A man of great integrity who was devoted to service of State


OBITUARY:DR GARRET FitzGerald, who has died aged 85, was an outstanding minister for foreign affairs who left his stamp on an evolving Europe; a courageous and visionary taoiseach, especially concerning Northern Ireland; and the most intellectual politician in the Ireland of his generation.

He brought a reinvigorated Fine Gael party to new heights of popularity in the general election of November 1982, which have never been matched since, although Fine Gael won more seats in the election just past (76) on a lower lower percentage of the vote (36.1 per cent as opposed to 39.2 in November 1982).

Even before entering active politics, he had far-reaching influence as an economic commentator and analyst. He was listened to carefully by ministers and senior civil servants as Ireland abandoned protectionist policies and prepared for entry into the then European Economic Community.

As an economics lecturer he inspired students to challenge accepted ideas and as a manager in Aer Lingus with a magisterial grasp of statistics he helped the airline expand beyond the conventional routes.

His mind never rested and his ideas on economics, social affairs, education and even religion continued to evolve and spill out in his journalism years after he had left active politics. But at times his restless mind could run ahead of cold reality and he could show surprising naivety in his dealings with fellow politicians. He has been credited with the comment: “That’s fine in practice but will it work in theory.”

It was his ill-fortune that his years at the head of government were marked by serious economic crises that limited his scope to put his radical ideas into practice. The crises also strained relations with his Labour partners but he always dealt with his fellow ministers with courtesy and understanding for their difficulties.

Abroad, especially in Europe, he had an enviable reputation for his vision, grasp of essentials and tough negotiating, which often was not recognised at home. In his dealings with Northern Ireland his leadership was distinguished by his reaching out to the unionist community in spite of numerous rebuffs. Yet his main achievement, the 1985 Anglo-Irish Agreement, was negotiated without the agreement of those unionists and was bitterly opposed by them.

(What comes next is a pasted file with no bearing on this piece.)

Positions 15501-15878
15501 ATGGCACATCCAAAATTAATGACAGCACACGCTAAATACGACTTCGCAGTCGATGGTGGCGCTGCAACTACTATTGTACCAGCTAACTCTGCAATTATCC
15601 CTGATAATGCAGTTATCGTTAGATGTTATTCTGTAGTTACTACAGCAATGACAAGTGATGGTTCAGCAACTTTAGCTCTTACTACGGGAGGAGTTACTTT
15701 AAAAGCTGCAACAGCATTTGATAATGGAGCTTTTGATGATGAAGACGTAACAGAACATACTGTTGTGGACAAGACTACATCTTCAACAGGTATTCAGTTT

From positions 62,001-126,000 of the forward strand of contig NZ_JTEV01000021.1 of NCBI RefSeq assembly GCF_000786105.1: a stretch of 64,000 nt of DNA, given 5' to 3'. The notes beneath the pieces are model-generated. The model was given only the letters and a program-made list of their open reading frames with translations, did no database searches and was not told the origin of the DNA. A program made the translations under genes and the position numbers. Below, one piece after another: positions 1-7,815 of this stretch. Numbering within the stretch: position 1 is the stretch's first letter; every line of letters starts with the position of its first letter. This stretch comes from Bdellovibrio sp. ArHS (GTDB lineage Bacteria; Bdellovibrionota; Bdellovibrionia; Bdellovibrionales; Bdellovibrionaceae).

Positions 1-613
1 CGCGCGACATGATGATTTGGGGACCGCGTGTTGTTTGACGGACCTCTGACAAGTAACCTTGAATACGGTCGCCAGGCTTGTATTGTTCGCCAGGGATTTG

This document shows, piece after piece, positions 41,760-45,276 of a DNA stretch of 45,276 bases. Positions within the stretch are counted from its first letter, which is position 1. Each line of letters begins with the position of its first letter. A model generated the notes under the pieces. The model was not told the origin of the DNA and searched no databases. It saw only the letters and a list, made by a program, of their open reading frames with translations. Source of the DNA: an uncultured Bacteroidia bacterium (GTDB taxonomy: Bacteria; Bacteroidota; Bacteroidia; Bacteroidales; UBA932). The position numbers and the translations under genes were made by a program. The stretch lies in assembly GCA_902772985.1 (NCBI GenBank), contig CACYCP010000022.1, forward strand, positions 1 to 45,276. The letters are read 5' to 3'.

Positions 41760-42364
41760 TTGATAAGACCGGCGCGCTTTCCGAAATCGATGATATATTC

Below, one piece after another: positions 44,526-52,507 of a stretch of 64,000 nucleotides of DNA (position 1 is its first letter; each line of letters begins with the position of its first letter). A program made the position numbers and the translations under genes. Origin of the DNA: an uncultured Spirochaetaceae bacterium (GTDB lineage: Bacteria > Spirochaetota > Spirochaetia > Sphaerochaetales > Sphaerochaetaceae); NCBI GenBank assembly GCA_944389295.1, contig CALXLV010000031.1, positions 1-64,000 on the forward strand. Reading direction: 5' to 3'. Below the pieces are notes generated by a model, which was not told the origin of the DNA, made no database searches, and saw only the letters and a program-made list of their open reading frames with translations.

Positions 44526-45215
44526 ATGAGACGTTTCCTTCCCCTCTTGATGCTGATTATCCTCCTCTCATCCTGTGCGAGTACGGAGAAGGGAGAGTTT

Under his charge in the early 1970s the Department of Foreign Affairs was revitalised and new embassies were opened. A generation of younger diplomats was inspired by his vision of how much Ireland could contribute to as well as benefit from the building of a new Europe.

He had the impeccable nationalist pedigree of having had both parents in the GPO for the 1916 Easter Rising. But they also represented different traditions as his father, Desmond FitzGerald, came from Catholic Munster stock though born and brought up in London; while his mother, Mabel McConnell, was from a Northern Protestant family. They met in London where both were involved in the Gaelic League.

GARRET FITZGERALD WASborn in Dublin on February 9th, 1926, when his father was minister for external affairs. He had taken the pro-Treaty side in the Civil War, while his wife was strongly opposed but not in an active way. The family moved to Bray where FitzGerald recalled distinguished men of letters such as WB Yeats, TS Eliot and Jacques Maritain visiting his father, who had been a poet himself in pre-war London, linked with the Imagist movement.

FitzGerald was educated in Belvedere College, where classmates included two future archbishops of Dublin, Dermot Ryan and Desmond Connell. By the age of 14 he had spent two summers in France learning the language. He was precocious in other ways and campaigned in school against the Nazi persecution of Jews and Christians even before the second World War had begun. He joined the Local Defence Force in 1942, although under age. When he passed his Leaving and Matriculation at 16, he was too young to go to UCD and stayed back for an extra year at Belvedere.

In UCD he studied history, French and Spanish. He also met Joan O’Farrell whom he married in 1947. A student contemporary was Charles Haughey.

While his father wanted him to practise at the Bar, FitzGerald, who had already acquired an encyclopaedic knowledge of airline schedules, applied to Aer Lingus and was appointed an administrative assistant. He was to remain there for 11 years but supplemented his modest salary with freelance journalism for newspapers around the world, especially in the Commonwealth countries. At various times up to 1973, when he became a minister, he was correspondent in Dublin for the Financial Times,the Economistand the BBC.

He campaigned for Fine Gael in the 1948 general election, assuming the party was pro-Commonwealth and sympathetic to Nato, but was disillusioned when the new government led by John A Costello declared a Republic and left the Commonwealth.